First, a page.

Tag: Kansas City Fed

Monday Economic Report – April 27, 2015

Here is the summary for this week’s Monday Economic Report:

Durable goods orders jumped 4.0 percent in March, which should be a sign that the sector was growing strongly and rebounding from recent softness. Instead, strong aircraft and motor vehicle sales in the month masked broader weaknesses behind the surface. Excluding transportation equipment orders, durable goods sales dropped 0.2 percent for the month and have edged lower across the past six months. Durable goods shipments were somewhat more encouraging on a year-over-year basis, up 3.7 percent, but they have been essentially flat since September. (continue reading…)

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Kansas City Fed: Manufacturing Sentiment Fell Further in April

The Kansas City Federal Reserve Bank said that manufacturing sentiment fell further in April, contracting for the second straight month. The composite index of general business conditions declined from -4 in March to -7 in April. The sample comments tick off a number of challenges for manufacturers in the district, including the strong U.S. dollar, lower crude oil prices, continuing logistics problems from the West Coast ports slowdown and global competition. The index for new export orders (down from -9 to -12) was negative for the fourth consecutive month, reflecting the dollar’s strength and weaknesses abroad. (continue reading…)

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Monday Economic Report – March 30, 2015

Here is the summary for this week’s Monday Economic Report: 

As we have seen in past weeks, economic data continue to reflect dampened activity in the early months of 2015 as a result of a number of significant headwinds. These challenges range from weak economic growth abroad, to a significantly strengthened U.S. dollar, to the sharp drop in crude oil prices. Weather and the West Coast ports slowdown have also been relevant factors in some of the softness that we have seen in the reports released since December. As a result, the first quarter is likely to grow around 1.8 percent. This would be less than the 2.2 percent growth rate in real GDP seen during the fourth quarter. Nonetheless, I am predicting 2.8 percent growth in real GDP in 2015, reflecting a slight deceleration in my outlook for the year. The expectation is that we will see some rebounds moving forward, with manufacturers continuing to be more upbeat about the coming months, even with some challenges likely to continue. (continue reading…)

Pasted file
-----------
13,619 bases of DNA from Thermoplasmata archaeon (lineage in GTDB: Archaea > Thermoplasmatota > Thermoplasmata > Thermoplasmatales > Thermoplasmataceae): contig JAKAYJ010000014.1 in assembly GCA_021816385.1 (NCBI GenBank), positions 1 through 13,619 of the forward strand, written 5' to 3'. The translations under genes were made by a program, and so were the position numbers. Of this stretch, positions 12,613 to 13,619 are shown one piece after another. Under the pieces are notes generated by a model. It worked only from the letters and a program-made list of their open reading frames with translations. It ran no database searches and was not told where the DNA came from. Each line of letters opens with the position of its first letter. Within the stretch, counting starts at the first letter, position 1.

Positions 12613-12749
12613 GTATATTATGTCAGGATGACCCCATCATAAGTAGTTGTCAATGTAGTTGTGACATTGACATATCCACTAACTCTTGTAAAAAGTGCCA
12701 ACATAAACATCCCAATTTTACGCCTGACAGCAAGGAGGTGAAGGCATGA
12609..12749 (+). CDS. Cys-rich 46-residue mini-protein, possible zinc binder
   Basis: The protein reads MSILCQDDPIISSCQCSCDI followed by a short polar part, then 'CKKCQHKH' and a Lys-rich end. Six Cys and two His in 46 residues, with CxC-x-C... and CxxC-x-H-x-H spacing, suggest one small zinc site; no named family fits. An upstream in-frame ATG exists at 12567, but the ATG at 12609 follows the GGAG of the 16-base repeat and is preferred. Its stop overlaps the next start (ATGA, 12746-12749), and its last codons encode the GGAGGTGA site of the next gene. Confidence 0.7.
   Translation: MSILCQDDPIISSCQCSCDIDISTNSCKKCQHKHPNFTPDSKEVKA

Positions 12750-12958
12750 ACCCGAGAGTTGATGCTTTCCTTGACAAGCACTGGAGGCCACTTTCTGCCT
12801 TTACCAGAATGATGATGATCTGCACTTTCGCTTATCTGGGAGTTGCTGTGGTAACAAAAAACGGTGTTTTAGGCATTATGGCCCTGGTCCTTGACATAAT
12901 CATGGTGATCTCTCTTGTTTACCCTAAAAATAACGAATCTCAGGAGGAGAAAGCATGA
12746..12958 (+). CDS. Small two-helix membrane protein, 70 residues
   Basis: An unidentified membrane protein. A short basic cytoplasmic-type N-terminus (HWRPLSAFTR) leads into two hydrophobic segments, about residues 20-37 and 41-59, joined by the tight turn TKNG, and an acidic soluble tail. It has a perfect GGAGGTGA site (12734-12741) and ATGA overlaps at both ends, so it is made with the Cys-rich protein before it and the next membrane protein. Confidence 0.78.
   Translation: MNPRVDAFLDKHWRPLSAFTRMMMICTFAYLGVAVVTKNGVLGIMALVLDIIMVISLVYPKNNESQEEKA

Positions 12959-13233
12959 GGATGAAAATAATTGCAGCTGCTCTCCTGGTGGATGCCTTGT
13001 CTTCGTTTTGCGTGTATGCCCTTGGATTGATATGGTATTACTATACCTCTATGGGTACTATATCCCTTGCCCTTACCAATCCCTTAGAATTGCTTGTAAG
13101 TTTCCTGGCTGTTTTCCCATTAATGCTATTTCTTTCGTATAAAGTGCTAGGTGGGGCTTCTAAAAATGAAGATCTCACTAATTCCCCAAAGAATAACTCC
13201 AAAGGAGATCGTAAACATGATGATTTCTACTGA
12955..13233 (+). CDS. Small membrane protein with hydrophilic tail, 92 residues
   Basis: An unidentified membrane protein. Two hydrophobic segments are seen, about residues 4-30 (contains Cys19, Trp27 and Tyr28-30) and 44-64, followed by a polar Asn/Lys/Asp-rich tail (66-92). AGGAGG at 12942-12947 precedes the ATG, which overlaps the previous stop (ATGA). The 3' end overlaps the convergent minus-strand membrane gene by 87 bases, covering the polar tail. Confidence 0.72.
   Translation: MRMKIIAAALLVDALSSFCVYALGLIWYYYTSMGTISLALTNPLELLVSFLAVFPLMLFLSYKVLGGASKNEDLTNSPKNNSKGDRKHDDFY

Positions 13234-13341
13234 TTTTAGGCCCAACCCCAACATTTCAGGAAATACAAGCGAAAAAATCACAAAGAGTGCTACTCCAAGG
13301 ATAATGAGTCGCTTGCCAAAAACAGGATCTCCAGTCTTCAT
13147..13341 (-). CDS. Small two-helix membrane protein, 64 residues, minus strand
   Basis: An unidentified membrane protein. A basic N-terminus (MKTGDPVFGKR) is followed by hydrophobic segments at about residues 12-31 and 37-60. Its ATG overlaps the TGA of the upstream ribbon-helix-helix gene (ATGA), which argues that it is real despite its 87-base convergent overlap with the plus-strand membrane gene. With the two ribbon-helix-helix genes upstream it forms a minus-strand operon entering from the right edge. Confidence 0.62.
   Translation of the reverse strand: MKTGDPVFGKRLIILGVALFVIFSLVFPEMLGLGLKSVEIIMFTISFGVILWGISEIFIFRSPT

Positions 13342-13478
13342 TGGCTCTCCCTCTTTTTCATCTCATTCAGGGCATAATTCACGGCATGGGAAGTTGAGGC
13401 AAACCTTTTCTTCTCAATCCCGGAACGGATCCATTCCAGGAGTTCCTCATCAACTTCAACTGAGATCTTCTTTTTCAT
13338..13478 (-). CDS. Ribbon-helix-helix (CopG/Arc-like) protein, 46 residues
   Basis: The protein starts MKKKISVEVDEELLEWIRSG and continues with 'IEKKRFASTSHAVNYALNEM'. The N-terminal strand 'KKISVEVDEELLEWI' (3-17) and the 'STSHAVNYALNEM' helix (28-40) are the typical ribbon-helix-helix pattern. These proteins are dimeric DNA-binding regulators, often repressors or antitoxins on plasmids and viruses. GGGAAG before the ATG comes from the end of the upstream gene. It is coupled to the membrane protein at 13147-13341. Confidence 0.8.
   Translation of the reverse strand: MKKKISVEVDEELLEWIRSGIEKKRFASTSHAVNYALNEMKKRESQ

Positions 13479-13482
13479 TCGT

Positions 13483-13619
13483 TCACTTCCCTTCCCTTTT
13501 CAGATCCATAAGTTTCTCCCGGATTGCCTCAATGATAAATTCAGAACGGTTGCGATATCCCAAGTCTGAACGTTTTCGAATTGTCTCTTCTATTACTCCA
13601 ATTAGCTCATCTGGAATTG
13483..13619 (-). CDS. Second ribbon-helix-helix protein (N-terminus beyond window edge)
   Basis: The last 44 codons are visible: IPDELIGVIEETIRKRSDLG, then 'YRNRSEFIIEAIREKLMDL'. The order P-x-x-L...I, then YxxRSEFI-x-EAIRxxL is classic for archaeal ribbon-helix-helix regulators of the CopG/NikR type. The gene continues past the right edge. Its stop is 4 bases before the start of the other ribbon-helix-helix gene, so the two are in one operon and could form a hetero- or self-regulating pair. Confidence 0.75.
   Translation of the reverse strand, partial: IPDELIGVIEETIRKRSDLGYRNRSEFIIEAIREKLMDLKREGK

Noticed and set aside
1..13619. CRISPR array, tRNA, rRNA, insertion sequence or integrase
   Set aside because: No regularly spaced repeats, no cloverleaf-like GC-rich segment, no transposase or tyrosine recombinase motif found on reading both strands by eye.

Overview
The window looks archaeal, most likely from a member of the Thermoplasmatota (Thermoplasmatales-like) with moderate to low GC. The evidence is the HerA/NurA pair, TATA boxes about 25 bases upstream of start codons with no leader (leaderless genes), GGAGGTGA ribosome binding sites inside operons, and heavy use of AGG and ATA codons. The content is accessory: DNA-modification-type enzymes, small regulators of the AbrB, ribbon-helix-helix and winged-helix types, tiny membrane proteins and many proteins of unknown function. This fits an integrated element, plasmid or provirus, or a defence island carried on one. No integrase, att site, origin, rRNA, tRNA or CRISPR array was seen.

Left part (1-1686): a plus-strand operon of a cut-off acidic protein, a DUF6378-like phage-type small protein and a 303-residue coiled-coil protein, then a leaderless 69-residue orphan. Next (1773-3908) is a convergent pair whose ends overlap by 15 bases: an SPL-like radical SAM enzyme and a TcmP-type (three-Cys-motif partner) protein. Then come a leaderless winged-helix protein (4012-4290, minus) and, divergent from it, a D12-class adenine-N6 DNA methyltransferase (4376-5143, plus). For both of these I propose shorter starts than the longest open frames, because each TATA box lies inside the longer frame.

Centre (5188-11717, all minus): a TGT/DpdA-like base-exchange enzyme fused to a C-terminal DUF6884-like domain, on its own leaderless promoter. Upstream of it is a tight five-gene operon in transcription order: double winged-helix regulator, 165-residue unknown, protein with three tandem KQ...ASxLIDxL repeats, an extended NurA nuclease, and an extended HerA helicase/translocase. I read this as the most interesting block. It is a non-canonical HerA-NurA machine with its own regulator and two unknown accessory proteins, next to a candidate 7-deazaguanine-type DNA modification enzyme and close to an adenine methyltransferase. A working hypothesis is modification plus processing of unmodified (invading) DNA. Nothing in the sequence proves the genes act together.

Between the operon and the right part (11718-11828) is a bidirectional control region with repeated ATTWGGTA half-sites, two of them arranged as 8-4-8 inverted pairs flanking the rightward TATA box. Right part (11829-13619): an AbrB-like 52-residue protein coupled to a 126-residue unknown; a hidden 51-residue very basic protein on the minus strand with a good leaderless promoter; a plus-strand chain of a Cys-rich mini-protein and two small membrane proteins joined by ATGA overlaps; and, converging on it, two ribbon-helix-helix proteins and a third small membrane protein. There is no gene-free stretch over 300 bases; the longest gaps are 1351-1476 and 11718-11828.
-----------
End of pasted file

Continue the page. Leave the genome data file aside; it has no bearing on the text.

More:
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Kansas City Fed: Reduced Manufacturing Activity in March

The Kansas City Federal Reserve Bank said that manufacturing activity declined in March, contracting for the first time in 12 months. The composite index of general business conditions declined from 1 in February to -4 in March. Perhaps more worrisome, the decline in new orders accelerated (down from -10 to -20), falling for the third straight month. The sample comments provide clues about why this is the case, with respondents noting a number of headwinds impacting their demand. These include snowstorms, reduced crude oil prices, the stronger U.S. dollar and the West Coast ports slowdown. (continue reading…)

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Monday Economic Report – March 2, 2015

Here is the summary for this week’s Monday Economic Report: 

While manufacturers remain mostly optimistic in their outlook, we have seen softness in a number of recent economic indicators. Slower economic growth internationally, a stronger U.S. dollar, reduced crude oil prices and the West Coast ports slowdown have been cited as reasons for this weaker-than-desired performance. Along those lines, real GDP growth in the fourth quarter was revised lower, down from 2.6 percent to 2.2 percent. In addition, surveys from the Dallas, Kansas City and Richmond Federal Reserve Banks all reflected decelerated levels of new orders and exports. Most notably, Texas manufacturers have been adversely impacted by the sharp drop in petroleum prices, dampening demand throughout the energy supply chain and for the larger regional economy. Yet, even in the Dallas report, respondents continued to be more positive than negative in their expectations for sales, production, employment and capital spending over the next six months. (continue reading…)